Sunday, 28 December 2008

Awards, court cases & church planting

Passion founder Louis Giglio has long emphasised the primacy of the local church over parachurch ministry. Now he's putting his money where is mouth is by moving to Atlanta to plant a Church. How will he cope with the shift from stadium worship to local church music team? Pretty easily I guess - he's taking Matt Redman AND Chris Tomlin with him! In his spare time Louis will continue to run his record label sixstepsrecords.

Brenton Brown is making history. ASCAP (The American Society of Composers, Authors and Publishers) recently honoured him for the song "Everlasting God" at an award ceremony in London."Everlasting God" was recognized for being one of the top 20 songs played on American radio in 2007 making this the first time a Christian song has ever received this honour.

As you may have read Joe Satriani is suing Coldplay for plagiarism. Did they borrow (accidentally or not) the melody and chord progression from 'If I Could Fly' for Viva La Vida? Watch this from 0:50 and then you decide. (There was a much better comparison video posted but EMI have taken it down).


  1. Hey Matt.

    A couple of news articles got me thinking again and i finally remembered what both songs reminded me of.

    Listen to "Viva la Vida" then "If I could fly" and then listen to this cat stevens song:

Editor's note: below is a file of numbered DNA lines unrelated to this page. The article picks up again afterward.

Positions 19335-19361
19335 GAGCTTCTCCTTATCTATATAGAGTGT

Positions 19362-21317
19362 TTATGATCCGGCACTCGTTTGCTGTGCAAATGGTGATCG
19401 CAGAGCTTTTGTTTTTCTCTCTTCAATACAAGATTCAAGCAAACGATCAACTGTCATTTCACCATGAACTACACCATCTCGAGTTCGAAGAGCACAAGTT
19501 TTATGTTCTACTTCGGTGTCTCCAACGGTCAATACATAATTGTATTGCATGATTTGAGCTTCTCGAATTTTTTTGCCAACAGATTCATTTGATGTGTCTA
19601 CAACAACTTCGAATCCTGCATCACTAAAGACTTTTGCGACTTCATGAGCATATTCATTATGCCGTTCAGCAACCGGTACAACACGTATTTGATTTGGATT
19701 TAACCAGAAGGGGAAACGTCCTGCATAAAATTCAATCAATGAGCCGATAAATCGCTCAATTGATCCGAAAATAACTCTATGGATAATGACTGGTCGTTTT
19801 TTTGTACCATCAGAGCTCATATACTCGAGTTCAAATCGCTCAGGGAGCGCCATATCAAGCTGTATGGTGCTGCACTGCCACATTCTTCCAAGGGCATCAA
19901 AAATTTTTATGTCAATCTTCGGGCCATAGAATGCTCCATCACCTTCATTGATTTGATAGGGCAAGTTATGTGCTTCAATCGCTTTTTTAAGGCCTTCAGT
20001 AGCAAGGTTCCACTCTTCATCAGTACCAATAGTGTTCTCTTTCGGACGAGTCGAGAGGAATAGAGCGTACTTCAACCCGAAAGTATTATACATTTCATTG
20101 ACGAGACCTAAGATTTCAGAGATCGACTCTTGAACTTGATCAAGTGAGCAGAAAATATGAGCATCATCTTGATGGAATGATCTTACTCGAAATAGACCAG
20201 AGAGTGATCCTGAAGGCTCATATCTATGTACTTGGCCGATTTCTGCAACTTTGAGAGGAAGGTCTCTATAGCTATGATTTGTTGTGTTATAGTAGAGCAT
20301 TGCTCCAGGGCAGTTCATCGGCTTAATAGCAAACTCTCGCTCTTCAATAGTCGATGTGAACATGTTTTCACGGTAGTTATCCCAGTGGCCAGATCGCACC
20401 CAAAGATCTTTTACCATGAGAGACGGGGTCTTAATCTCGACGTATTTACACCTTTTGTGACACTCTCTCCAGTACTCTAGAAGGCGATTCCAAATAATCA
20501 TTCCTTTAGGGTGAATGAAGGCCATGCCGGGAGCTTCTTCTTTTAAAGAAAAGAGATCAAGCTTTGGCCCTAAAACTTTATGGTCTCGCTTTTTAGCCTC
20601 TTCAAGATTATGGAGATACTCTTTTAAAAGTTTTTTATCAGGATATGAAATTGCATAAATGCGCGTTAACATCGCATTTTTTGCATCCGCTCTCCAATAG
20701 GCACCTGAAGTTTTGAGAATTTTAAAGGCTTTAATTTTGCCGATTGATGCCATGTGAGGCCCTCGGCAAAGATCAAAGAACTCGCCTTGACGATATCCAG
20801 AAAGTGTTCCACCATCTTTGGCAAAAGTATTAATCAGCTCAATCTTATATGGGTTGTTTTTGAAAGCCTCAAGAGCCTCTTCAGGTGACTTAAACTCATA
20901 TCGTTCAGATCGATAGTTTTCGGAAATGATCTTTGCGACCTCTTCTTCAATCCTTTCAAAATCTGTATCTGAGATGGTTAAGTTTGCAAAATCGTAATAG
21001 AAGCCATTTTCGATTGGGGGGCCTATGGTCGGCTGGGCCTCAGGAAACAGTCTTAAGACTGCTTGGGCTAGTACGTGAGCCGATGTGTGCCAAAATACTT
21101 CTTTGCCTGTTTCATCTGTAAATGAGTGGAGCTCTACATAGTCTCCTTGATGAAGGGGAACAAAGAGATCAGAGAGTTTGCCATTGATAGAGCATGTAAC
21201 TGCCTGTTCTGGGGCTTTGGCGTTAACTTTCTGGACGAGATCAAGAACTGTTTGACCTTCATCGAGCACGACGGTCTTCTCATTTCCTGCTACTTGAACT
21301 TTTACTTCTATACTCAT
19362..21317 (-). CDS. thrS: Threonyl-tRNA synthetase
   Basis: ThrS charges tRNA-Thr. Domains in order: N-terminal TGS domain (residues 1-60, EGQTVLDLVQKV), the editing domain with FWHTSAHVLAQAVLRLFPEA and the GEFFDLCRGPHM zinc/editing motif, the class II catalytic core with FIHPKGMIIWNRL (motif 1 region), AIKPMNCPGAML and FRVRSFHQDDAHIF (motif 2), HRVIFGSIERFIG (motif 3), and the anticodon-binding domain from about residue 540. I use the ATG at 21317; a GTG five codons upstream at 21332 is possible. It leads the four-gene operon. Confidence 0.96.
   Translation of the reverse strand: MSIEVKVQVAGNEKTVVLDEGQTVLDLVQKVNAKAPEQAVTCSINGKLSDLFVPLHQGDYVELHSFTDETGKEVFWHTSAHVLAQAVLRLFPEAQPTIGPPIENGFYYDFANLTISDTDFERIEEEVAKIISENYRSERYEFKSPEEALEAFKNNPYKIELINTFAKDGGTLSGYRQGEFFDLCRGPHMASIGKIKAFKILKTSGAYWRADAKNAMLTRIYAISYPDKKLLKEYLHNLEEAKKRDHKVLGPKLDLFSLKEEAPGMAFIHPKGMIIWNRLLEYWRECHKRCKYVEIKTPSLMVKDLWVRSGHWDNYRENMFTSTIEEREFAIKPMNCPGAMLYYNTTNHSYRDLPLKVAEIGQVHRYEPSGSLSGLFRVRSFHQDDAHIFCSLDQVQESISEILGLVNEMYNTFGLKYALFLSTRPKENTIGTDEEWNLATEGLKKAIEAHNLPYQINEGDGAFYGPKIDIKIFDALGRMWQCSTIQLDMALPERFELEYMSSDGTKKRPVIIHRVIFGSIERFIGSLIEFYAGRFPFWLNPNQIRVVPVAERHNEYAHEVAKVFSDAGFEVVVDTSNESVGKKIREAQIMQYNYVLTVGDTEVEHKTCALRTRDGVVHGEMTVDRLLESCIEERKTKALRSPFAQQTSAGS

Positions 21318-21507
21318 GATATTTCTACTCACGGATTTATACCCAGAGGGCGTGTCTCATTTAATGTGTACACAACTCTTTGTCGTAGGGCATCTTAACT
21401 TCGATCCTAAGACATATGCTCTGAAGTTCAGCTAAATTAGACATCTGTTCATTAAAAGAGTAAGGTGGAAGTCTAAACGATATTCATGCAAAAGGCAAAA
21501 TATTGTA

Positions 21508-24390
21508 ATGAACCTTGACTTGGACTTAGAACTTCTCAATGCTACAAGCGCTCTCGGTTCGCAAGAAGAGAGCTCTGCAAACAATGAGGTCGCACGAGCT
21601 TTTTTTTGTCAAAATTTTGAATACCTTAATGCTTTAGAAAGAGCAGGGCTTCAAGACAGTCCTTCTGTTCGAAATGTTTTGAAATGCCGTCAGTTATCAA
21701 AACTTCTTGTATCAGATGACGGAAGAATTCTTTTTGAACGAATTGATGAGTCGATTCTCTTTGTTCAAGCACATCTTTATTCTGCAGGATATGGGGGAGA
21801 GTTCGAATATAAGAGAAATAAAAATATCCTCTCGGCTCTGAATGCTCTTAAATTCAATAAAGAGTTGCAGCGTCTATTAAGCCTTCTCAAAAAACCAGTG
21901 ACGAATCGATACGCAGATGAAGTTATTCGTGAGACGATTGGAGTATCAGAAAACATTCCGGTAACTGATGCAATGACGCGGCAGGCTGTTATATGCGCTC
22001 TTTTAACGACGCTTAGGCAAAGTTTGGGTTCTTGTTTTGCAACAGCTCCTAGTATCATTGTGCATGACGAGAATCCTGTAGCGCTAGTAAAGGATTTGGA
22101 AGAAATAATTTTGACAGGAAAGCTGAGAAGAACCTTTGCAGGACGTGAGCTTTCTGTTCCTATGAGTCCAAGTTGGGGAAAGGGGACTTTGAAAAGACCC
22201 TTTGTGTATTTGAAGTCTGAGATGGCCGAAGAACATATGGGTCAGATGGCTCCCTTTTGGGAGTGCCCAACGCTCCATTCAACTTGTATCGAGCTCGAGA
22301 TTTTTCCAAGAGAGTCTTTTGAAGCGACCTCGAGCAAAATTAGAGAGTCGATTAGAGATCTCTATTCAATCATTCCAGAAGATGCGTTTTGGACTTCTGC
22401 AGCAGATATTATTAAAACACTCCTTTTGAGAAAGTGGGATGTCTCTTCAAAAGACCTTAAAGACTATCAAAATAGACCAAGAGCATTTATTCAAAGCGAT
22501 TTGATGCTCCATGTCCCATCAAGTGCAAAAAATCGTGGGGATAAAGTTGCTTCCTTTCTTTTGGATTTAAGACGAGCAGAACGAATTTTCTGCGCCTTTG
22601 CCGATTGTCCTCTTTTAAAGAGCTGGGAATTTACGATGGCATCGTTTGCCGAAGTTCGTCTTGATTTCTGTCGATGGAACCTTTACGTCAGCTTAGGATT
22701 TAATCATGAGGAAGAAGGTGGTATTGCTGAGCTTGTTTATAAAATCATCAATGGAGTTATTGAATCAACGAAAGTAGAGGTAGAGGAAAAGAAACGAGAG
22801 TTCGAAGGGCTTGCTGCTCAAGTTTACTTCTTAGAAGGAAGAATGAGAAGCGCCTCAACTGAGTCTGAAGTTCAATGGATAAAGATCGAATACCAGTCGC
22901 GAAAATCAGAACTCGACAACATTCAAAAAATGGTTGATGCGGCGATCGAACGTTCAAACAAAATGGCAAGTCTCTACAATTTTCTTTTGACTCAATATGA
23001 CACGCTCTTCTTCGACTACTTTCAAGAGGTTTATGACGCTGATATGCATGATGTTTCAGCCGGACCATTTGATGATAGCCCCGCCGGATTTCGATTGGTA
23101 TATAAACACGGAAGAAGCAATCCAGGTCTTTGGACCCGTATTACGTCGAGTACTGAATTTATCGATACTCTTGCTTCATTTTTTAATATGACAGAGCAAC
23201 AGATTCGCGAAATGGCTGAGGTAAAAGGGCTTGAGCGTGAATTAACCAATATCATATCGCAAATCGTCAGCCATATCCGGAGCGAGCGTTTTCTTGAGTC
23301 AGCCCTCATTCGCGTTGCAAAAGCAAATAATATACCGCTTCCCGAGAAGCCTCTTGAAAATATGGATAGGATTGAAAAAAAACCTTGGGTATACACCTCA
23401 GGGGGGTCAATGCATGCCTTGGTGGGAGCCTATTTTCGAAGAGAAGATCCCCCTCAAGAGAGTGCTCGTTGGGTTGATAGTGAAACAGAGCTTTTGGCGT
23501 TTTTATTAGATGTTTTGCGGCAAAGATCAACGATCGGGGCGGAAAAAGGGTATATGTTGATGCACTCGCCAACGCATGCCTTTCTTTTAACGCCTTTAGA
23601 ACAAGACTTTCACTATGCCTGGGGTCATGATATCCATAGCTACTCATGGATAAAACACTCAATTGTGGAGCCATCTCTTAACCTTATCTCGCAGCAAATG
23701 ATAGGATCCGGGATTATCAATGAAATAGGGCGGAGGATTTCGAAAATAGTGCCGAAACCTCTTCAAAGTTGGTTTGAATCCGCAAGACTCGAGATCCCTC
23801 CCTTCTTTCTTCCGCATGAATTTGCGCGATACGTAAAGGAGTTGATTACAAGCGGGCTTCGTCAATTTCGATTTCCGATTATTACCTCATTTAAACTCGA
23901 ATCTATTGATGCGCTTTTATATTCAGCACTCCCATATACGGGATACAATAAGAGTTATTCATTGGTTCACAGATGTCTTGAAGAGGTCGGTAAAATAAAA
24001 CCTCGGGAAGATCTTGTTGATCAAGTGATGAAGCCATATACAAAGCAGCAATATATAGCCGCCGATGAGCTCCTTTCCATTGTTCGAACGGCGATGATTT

I think this shows aptly how the human ear has a tendency to gravitate towards certain melodies once the chord prgression is established. Seems to shoot a fairly big hole in satriani's argument!

    Who's copying who! I personally think its more likely coldplay copied cat stevens. For some reason i just can't picture Chris Martin listening to "Is there love in space" and deciding that song would be brilliant as his next platinum seller!

    Anyway, just thought you might find this interesting. Hope you're well mate.


  2. I see what you mean though I think Vida is more like the Satriani - about 80% on the melody and 95% on the backing. For me it's the opening 3 notes against the chord which are quite distinctive and fairly rare (though not unique as you quite rightly point out!)

    As far as I understand Joe's case (which isn't very far!) it's not a matter of proving they stole it but proving it is:

    (a) substantially the same
    (b) published after his

    I think Joe stands a very good chance on the first and no contest on the second.

    Coldplay should settle out of court and give him backdated royalties. Satriani is also a platinum selling, grammy-nominated artist signed to a major label and I think if it gets to court it will only reflect badly on Coldplay.

    However if they do that bands will be lining up round the block to sue them next.

    So a no win situation!


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